Underground telescope could peer beyond Big Bang

April 17th, 2011 - 5:38 pm ICT by IANS  

Large Hadron Collider London, April 17 (IANS) A telescope buried half a mile underground could enable scientists catch their first glimpse of the dawn of the universe.

The new device is designed to detect gravitational waves, an elusive phenomena created by some of the most violent events in the universe such as black holes, neutron stars and the Big Bang.

Although never directly detected, these waves of gravity are thought to echo through the universe like ripples from a stone thrown into a pond and they could provide scientists with a new way of mapping the sky, reports the Telegraph.

The telescope, costing between 500 million pounds and 1 billion pounds, will be built inside a network of tunnels 12 miles long and buried up to half a mile underground to dampen any interference from vibrations on the surface.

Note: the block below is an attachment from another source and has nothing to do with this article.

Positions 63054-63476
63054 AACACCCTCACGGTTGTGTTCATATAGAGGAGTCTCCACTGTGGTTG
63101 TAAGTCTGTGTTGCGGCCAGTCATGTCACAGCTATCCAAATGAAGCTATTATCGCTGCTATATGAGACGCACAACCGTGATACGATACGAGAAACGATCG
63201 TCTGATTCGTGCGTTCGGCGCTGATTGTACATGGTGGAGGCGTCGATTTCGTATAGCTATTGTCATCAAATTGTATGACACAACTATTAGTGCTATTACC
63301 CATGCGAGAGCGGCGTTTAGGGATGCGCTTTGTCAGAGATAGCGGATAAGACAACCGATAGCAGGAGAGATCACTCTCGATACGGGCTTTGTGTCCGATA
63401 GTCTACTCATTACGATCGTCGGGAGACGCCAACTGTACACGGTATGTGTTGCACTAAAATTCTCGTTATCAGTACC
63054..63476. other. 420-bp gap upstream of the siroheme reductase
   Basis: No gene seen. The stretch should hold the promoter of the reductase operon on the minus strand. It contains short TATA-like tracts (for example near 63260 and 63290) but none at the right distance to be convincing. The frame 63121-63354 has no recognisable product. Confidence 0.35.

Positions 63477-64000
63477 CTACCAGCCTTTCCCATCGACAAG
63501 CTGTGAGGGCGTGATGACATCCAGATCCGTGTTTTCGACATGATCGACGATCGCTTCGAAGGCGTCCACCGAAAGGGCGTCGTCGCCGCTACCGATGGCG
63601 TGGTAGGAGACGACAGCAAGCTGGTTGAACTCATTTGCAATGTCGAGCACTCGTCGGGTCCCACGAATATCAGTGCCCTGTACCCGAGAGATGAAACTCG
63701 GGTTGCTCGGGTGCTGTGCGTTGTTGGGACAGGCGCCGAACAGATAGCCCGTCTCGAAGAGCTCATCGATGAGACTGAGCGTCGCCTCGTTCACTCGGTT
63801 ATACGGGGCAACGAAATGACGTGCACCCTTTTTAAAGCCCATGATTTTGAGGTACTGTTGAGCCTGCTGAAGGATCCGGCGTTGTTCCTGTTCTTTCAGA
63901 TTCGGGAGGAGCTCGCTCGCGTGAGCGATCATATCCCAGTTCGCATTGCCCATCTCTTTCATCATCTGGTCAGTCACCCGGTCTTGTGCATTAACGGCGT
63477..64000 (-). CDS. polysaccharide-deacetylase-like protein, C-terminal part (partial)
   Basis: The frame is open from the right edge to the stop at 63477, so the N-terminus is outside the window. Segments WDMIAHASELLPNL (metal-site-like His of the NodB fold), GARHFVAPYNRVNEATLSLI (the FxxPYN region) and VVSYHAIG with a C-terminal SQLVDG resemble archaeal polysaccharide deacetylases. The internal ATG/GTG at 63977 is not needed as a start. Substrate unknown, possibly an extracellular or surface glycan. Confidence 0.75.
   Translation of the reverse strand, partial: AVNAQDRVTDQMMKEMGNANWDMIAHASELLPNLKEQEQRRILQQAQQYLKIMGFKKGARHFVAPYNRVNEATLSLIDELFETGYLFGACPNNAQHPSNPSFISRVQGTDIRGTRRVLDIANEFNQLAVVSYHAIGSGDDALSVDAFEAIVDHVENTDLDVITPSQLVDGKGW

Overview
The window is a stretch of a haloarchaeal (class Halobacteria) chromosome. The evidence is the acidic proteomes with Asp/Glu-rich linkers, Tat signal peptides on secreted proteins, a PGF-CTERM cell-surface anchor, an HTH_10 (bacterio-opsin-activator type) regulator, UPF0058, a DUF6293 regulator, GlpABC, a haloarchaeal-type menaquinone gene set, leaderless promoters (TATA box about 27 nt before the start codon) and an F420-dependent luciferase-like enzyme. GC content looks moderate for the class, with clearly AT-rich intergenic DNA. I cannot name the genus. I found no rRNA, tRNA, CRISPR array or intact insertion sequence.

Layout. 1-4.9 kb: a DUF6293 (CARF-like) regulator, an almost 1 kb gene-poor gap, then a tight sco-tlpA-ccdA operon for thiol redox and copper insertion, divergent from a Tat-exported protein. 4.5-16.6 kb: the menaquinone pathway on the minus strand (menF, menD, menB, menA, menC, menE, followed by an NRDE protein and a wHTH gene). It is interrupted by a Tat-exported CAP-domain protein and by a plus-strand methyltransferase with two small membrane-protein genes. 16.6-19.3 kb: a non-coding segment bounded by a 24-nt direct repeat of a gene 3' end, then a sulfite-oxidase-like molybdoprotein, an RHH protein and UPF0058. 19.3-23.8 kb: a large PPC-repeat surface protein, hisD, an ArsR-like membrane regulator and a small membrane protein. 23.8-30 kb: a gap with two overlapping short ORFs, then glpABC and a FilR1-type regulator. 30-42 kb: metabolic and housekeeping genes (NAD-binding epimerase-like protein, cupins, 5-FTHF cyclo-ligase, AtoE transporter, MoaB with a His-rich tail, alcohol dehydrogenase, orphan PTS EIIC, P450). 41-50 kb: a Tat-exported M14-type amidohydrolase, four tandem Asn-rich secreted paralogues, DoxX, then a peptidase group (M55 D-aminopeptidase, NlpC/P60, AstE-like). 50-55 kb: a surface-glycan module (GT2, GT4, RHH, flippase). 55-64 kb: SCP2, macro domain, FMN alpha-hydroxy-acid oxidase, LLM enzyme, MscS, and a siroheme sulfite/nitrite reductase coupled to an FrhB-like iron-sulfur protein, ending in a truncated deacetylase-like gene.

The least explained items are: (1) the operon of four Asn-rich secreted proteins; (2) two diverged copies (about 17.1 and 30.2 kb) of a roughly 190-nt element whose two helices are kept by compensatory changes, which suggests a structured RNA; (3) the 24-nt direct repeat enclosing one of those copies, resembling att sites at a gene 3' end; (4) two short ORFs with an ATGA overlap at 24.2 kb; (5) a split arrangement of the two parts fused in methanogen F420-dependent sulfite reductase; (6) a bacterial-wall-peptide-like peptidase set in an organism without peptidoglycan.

The telescope, called the Einstein Telescope, could also reveal for the first time whether there were universes in existence before our own by looking for the echoes of previous Big Bangs similar to the one that created our own universe 13.7 billion years ago.

Physicists claim the telescope will give them the first chance to see a black hole, which until now have only been detected indirectly because of the stars and debris orbiting them.

The project is expected to rival the Large Hadron Collider, the 17 mile particle smasher on the French Swiss Border that was switched on in 2008, in its scale and ambition.

Highly precise lasers will be beamed along two six mile long vacuum chambers to detect minute changes in the distance between targets at either end caused by gravitational waves passing through the earth.

Said B.S. Sathyaprakash, an astrophysicist at Cardiff University and chair of the science working party for the Einstein Telescope: “There is huge potential to see the universe in a completely new way with gravitational waves.”

Gravitational were first predicted by Albert Einstein in his theory of general relativity.

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